An outstanding man, Sierra Rayne.
Tag Archives: drought
I was watching a Fox reporter showing the flooding in Glendora, CA. None of the lawns or shrubs looked like they had any stress from lack of water. It doesn’t look like any area I’ve been in that had a drought. Continue reading
Last week I jumped into a climate versus weather thing, and here we go again.
“The US government forecaster has issued its most definitive report since first raising the El Niño alert three months ago, forecasting a weak phenomenon that will last until the Northern Hemisphere spring.“
Hmm… maybe. Time will tell what forecasters can’t but we are still not very good at predicting ENSO phases and events. Continue reading
The last decade saw the end of cheap oil, the magic growth ingredient for the global economy after the second world war. This summer’s increase in maize, wheat and soya bean prices – the third spike in the past five years – suggests the era of cheap food is also over. Continue reading
Well, its official – the U.S. government has acknowledged that the U.S. is in the worst drought in over 50 years, since December 1956, when about 58 percent of the contiguous U.S. was in moderate to extreme drought. Continue reading
Drought conditions are draining a reservoir used to cool the Wolf Creek Nuclear Power Plant, but officials of the eastern Kansas plant say there are no worries about safety or the ability to provide electricity to customers. Continue reading
A paper published in the Journal of Climate finds regional precipitation trends from 1977-2006 were related to natural variability of sea surface temperatures, not man-made greenhouse gases or aerosols. Continue reading
This summer, the United States has slogged through its worst drought in half a century, causing corn and soybean crops to wilt across the Midwest and Great Plains. The effects appear to have been dramatic at first glance: Corn prices have shot up 60 percent since June. Soy prices have risen by more than one-third. Continue reading
This summer could be the wettest ever, according to the Met Office, after downpours over the Bank Holiday weekend. Continue reading
The severe drought in the US has been blamed the rising prices of agricultural commodities. But that is only part of the story: Biofuels, financial speculation and changing dietary habits are also playing a role. The global food supply faces pressure from all sides. Continue reading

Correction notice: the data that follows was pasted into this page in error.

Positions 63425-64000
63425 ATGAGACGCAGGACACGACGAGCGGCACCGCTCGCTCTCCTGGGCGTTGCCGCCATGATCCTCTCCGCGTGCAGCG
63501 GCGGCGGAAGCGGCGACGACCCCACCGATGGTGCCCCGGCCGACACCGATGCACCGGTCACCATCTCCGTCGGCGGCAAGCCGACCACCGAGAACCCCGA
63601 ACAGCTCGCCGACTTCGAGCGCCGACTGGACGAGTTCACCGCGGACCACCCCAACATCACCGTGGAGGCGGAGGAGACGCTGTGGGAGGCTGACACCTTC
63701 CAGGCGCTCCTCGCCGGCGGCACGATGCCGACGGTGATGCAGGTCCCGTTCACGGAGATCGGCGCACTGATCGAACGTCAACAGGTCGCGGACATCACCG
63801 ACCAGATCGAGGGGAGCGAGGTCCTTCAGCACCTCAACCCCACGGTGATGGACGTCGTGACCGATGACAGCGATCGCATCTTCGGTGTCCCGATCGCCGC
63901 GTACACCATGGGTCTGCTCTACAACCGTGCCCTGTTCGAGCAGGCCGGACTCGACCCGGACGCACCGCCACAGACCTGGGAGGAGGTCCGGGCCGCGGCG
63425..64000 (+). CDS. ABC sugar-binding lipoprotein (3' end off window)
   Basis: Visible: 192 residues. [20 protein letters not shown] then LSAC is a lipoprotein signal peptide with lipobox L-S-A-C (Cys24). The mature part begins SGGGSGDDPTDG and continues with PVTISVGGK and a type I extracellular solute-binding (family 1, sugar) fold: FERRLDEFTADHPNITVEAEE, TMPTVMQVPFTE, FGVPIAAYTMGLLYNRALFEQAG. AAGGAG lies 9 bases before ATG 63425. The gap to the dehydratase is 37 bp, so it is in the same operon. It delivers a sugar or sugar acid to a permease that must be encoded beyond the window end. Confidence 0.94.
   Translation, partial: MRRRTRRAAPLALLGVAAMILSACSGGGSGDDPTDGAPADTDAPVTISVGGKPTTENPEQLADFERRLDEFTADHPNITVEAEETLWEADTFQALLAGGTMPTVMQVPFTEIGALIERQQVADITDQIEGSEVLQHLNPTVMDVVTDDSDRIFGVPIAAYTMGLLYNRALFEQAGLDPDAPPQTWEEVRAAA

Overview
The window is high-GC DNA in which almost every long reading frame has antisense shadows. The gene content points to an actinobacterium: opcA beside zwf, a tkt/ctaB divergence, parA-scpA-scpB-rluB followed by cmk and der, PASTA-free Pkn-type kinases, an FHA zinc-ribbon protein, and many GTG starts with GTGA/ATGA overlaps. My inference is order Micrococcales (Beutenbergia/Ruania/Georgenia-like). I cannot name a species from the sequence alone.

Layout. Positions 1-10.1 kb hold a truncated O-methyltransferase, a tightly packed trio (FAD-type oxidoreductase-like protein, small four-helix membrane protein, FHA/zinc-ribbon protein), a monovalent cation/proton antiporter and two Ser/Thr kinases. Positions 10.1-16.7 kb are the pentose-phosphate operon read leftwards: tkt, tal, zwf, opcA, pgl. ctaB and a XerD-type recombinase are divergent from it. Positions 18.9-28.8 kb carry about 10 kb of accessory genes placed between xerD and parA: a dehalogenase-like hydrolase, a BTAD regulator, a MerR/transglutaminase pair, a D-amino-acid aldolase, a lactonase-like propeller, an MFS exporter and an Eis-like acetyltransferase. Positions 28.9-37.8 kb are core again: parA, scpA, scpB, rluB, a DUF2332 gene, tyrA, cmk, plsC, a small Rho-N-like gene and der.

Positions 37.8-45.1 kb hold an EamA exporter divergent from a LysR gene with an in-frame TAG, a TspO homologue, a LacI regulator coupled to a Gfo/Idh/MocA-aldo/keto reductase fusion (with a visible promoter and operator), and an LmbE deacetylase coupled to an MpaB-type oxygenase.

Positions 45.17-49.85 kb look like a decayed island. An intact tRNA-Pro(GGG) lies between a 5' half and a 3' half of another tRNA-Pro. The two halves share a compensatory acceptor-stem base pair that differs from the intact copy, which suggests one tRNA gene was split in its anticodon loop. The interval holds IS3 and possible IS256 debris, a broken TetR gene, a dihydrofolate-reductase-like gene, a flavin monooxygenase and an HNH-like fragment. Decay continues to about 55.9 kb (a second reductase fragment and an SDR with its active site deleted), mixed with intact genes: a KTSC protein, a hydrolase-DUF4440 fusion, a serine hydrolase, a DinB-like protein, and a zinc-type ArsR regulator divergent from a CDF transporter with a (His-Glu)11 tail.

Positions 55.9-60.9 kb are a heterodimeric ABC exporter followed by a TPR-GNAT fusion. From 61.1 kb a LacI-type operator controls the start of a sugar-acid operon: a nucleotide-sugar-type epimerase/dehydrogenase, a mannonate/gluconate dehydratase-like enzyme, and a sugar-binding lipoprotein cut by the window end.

“Human-Influenced Climate Change May Have Contributed to Society’s Collapse“
So, they increased the local albedo, cooled the surface and caused droughts… Okay. Cooling is known to be really bad for people and primary productivity. Continue reading
Without Thunderstorms, the Number of Twisters Plunges; Storm Chasers Lament Continue reading
With drought parching farms in the United States and near the Black Sea, weak monsoon rains in India and insidious hunger in Africa’s Sahel region, the world could be headed towards another food crisis. Continue reading
Even as lawmakers fret this summer’s severe drought might cause another Dust Bowl, environmental groups are sounding alarms that Congress is slated to cut a program designed to prevent such a catastrophe from occurring in dry years. Continue reading
German National Weather Service: “No Significant Trend To More Drought In Europe…Dryness La Niña -Related”
In layman’s terms, that means: Forget the man-made global warming poppycock! Continue reading
The bottom lie, literally, is that he wants $3million Continue reading
Extreme weather has visited Kevin Mainord’s farm business twice in the past two years. In 2011 a wall of water deluged his corn and soyabean fields after US authorities blasted a levee to relieve flooding on the Mississippi river. This year brought drought and weeks of devastating heat. Continue reading
The deadly European heat wave of 2003, the fiery Russian heat wave of 2010 and catastrophic droughts in Texas and Oklahoma last year can each be attributed to climate change. And once the data are gathered in a few weeks’ time, it’s likely that the same will be true for the extremely hot summer the United States is suffering through right now.
Reactor shutdown in Connecticut is latest sign that nuclear energy would face challenges from climate change. Continue reading